11 January 2022
The European Court of Human Rights has ruled that Bulgarian law regulating secret surveillance by the the police, prosecutors, and military and security agencies is of insufficient quality to protect individuals against violations of the right to privacy, and that the data gathered through secret surveillance operations "could be used for nefarious purposes" due to a lack of safeguards.
Support our work: become a Friend of Statewatch from as little as £1/€1 per month.
See also, by one of the applicants in the case: The use and misuse of telephone taps and communications data by Bulgarian intelligence by Alexander Kashumov (Statewatch Analysis, June 2013)
The text below is a press release published by the European Court of Human Rights on 11 January 2021.
Flaws in legal safeguards and oversight procedures around secret surveillance
In today’s Chamber judgment  in the case of Ekimdzhiev and Others v. Bulgaria (application no. 70078/12) the European Court of Human Rights held, unanimously, that there had been:
a violation of Article 8 (right to respect for private life and correspondence) of the European Convention on Human Rights, in respect of secret surveillance, and
a violation of Article 8 in respect of retention and accessing of communication data.
The case concerned secret surveillance and the system of retention and subsequent accessing of communications data in Bulgaria.
Two of the applicants had previously had a judgment in their favour in the case Association for European Integration and Human Rights and Ekimdzhiev v. Bulgaria (no. 62540/00).
The Court found in particular that the relevant legislation governing secret surveillance did not meet the quality-of-law requirement of the Convention and was unable to keep surveillance to only that which was necessary.
Similarly, the Court found that the laws governing retention and accessing communications data did not meet the quality-of-law requirement of the Convention, and they were incapable of limiting such retention and accessing to what was strictly necessary.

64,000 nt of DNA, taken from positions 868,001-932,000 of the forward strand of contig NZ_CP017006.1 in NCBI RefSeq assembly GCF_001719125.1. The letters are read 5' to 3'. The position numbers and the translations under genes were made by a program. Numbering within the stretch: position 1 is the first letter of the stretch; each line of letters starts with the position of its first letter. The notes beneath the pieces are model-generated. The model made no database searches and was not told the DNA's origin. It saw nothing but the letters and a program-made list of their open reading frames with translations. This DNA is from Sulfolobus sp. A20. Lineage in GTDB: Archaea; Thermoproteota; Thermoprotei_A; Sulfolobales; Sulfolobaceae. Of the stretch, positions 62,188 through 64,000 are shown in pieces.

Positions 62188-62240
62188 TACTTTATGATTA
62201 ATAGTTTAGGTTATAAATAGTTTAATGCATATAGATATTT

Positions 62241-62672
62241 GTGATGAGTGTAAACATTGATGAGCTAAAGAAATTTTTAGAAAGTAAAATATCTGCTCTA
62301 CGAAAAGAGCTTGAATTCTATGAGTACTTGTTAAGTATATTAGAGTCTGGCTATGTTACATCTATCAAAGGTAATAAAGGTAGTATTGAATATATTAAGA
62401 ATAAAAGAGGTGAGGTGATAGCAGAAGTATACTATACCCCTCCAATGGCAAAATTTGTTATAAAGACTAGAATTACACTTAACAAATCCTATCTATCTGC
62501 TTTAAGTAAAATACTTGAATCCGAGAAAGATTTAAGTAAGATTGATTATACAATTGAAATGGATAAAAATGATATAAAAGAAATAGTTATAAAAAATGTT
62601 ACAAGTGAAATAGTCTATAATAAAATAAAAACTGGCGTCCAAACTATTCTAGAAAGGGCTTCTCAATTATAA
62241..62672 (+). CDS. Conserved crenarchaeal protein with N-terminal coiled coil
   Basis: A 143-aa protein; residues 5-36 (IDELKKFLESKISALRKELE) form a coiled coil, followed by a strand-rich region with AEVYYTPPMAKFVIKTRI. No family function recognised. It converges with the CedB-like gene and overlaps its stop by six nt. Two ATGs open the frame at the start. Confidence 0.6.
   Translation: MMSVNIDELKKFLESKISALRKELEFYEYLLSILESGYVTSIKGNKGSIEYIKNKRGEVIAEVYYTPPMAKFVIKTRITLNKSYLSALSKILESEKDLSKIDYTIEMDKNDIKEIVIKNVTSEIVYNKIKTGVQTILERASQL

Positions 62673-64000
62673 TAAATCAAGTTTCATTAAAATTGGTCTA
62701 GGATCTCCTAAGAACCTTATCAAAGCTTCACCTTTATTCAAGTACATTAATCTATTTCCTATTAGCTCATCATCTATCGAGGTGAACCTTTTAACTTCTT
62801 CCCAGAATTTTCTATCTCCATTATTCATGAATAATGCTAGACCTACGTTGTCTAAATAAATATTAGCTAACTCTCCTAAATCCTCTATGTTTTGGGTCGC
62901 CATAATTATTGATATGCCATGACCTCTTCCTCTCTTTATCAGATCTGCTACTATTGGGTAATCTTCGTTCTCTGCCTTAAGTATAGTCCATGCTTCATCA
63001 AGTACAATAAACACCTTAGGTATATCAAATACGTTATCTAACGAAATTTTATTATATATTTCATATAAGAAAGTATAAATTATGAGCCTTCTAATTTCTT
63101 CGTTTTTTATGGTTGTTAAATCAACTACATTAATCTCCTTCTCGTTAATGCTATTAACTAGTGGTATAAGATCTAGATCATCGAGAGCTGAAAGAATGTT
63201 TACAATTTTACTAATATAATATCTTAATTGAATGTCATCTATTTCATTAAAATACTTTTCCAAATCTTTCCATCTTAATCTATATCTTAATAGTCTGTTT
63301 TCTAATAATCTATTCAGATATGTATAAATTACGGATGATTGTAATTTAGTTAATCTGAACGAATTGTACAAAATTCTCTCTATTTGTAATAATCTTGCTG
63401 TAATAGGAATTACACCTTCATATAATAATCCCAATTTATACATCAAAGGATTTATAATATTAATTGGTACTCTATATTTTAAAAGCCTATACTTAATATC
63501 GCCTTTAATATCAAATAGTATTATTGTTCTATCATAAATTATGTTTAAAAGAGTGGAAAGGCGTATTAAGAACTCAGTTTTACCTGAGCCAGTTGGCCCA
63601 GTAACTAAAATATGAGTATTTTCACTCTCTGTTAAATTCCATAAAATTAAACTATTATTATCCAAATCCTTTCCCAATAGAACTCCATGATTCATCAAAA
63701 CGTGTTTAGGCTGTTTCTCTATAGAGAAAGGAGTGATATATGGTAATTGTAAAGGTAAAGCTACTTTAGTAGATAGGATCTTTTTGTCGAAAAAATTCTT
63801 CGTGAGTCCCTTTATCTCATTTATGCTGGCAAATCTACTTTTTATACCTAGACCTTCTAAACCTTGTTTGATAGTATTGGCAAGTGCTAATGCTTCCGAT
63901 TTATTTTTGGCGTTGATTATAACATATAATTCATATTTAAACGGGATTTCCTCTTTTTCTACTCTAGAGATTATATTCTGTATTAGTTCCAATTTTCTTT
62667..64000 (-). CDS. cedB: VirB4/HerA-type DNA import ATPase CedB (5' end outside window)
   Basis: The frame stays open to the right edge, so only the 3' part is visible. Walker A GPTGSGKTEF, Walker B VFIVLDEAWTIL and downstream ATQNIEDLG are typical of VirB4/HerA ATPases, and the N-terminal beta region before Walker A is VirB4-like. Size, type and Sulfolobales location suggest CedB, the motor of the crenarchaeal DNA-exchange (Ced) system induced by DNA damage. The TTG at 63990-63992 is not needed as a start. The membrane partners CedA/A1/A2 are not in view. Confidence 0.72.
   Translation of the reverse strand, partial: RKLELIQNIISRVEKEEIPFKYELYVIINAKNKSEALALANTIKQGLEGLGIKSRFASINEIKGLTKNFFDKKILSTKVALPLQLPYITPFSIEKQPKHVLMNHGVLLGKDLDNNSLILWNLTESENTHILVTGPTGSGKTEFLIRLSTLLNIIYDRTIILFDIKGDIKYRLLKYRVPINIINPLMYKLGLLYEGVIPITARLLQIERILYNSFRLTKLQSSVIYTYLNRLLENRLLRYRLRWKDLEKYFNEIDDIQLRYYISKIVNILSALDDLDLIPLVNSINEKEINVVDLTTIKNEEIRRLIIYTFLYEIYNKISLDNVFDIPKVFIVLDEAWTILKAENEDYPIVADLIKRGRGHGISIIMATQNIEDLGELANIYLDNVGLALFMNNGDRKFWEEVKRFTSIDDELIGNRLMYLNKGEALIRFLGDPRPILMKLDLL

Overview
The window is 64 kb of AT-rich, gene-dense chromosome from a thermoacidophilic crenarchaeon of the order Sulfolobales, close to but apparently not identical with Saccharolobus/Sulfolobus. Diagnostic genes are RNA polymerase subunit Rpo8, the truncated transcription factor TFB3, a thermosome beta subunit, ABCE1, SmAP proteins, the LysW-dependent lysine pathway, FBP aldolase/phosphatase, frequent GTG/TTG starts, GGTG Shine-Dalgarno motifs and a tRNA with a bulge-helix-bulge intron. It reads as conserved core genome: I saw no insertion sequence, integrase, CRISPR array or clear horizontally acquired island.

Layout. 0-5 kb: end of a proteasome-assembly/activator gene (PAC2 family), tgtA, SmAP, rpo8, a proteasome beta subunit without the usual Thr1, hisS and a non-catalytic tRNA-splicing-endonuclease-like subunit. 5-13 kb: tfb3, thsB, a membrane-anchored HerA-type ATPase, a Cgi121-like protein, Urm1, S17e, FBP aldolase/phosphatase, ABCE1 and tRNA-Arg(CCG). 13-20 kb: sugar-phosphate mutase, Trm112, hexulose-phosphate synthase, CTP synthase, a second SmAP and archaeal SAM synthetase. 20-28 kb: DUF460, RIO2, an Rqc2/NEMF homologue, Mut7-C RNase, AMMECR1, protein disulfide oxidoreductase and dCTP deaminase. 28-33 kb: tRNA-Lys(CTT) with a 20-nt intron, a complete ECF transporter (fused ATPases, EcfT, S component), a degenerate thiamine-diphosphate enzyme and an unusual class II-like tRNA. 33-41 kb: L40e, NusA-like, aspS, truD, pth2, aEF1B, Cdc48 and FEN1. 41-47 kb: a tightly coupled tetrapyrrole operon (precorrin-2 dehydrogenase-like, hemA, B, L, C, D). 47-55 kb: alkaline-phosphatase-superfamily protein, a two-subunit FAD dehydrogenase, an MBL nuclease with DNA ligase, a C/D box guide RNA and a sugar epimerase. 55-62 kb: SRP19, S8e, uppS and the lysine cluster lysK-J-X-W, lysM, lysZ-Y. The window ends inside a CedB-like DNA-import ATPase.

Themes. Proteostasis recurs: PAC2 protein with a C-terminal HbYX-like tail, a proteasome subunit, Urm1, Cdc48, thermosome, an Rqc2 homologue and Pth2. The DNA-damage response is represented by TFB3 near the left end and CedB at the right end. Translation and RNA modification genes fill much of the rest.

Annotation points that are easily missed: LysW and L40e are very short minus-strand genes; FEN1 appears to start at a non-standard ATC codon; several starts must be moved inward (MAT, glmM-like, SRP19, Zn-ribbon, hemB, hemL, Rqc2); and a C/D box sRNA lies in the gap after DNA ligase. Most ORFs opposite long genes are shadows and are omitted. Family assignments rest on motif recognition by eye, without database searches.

The applicants are two Bulgarian nationals, Mihail Tiholov Ekimdzhiev and Aleksandar Emilov Kashamov, who are lawyers, and two non-governmental organisations, the Association for European Integration and Human Rights and the Access to Information Foundation. Mr Ekimdzhiev and Mr Kasamov were born in 1964 and 1971 and live in Plovdiv (Bulgaria) and Sofia respectively. The Association for European Integration and Human Rights was founded in 1998 and is based in Plovdiv. The Access to Information Foundation was founded in 1997 and is based in Sofia.
The applicants asserted that the nature of their activities put them at risk of both secret surveillance and of having their communications data accessed by the authorities under the laws authorising such activity in Bulgaria. They did not allege that they had in fact been placed under surveillance or had had their communications data accessed by the authorities.
Under the main relevant pieces of legislation (the Special Surveillance Means Act 1997 and Articles 172 to 176 of the Code of Criminal Procedure), covert surveillance is legal in Bulgaria. This includes, among other methods, visual surveillance, interception of telephone and electronic communications and eavesdropping. Surveillance techniques can be used for national security or when a “serious intentional offence” is suspected, that is to say an offence with a sentence of more than five years’ imprisonment. Examples included terrorism, murder, embezzlement, desertion in wartime and unlawfully dealing in nuclear materials. The most common offences for which they had been used are racketeering and drugs offences.
Surveillance information can be requested and used by bodies under the umbrella of the Ministry of Internal Affairs (such as the police), prosecutors and some other military and security agencies. The presidents of a limited list of courts can issue warrants to carry out the surveillance.